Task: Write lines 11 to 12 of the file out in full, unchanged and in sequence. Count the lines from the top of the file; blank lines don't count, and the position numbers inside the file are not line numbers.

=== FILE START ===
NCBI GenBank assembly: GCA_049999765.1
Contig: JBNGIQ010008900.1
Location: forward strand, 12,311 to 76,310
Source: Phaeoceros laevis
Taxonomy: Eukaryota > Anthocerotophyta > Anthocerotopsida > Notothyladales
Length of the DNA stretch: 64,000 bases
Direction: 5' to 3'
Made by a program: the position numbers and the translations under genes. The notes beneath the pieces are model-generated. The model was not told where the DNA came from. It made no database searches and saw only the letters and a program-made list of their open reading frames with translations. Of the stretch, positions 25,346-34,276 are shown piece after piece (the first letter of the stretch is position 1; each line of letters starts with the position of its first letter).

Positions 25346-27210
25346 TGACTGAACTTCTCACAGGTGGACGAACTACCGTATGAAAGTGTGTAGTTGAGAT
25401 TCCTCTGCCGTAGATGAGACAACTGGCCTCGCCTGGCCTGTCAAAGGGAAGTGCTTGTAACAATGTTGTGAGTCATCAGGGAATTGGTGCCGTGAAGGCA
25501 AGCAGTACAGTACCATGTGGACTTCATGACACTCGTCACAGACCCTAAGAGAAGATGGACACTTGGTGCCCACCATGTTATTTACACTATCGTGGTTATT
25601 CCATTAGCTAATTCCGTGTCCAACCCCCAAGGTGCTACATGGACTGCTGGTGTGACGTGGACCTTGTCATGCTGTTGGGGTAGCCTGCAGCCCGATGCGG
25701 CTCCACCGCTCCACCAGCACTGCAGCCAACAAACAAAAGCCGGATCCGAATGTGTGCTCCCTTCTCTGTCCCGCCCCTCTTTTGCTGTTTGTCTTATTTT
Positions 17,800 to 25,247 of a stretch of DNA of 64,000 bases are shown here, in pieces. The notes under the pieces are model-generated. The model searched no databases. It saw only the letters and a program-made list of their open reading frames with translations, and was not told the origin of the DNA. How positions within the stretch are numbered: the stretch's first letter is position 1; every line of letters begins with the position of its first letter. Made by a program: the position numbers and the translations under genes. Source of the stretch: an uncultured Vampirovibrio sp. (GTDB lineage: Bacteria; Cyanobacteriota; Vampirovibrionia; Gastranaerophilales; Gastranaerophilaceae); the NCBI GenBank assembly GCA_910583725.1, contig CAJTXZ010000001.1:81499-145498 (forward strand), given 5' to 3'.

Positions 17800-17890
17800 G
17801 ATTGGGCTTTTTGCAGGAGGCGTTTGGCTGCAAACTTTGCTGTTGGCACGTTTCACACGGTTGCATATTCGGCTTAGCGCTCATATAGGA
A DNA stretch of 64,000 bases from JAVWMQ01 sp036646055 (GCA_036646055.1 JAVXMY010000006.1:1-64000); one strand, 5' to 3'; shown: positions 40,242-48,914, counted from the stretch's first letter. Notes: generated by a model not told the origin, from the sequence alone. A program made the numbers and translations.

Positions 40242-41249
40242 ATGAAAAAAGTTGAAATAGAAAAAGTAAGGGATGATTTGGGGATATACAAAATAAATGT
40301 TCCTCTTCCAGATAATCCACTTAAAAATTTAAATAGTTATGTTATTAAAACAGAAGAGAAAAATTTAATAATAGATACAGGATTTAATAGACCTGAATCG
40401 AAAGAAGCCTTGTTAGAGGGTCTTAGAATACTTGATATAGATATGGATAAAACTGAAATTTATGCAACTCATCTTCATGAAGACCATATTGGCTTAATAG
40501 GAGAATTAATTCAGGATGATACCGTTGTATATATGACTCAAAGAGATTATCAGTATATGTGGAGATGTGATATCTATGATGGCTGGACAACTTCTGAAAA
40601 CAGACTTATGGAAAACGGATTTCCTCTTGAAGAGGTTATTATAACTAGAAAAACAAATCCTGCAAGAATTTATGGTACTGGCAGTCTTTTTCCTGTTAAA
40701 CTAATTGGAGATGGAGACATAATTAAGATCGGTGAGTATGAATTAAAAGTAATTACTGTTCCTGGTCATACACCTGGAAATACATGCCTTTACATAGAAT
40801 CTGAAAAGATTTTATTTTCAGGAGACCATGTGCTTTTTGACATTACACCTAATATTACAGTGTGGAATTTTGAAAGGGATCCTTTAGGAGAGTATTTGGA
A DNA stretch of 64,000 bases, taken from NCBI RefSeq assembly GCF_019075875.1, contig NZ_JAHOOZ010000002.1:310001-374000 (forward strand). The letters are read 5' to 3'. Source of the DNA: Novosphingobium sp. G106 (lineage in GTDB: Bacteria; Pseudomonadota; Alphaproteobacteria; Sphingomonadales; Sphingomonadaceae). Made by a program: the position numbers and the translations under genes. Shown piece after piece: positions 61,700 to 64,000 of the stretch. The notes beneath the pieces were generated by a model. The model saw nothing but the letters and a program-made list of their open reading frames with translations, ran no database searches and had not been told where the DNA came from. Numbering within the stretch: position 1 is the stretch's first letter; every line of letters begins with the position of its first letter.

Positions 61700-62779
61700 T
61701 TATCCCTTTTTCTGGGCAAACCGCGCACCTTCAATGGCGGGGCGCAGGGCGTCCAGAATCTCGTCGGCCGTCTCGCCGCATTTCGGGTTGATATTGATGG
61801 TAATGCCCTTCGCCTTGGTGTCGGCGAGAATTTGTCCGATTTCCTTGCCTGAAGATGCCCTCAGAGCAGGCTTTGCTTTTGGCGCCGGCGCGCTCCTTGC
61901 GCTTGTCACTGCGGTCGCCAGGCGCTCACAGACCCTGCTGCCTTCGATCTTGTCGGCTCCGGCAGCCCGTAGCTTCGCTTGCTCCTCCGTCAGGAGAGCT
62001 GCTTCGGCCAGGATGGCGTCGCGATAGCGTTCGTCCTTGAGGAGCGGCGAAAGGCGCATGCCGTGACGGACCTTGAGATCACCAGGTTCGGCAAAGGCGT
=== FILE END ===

25401 TCCTCTGCCGTAGATGAGACAACTGGCCTCGCCTGGCCTGTCAAAGGGAAGTGCTTGTAACAATGTTGTGAGTCATCAGGGAATTGGTGCCGTGAAGGCA
25501 AGCAGTACAGTACCATGTGGACTTCATGACACTCGTCACAGACCCTAAGAGAAGATGGACACTTGGTGCCCACCATGTTATTTACACTATCGTGGTTATT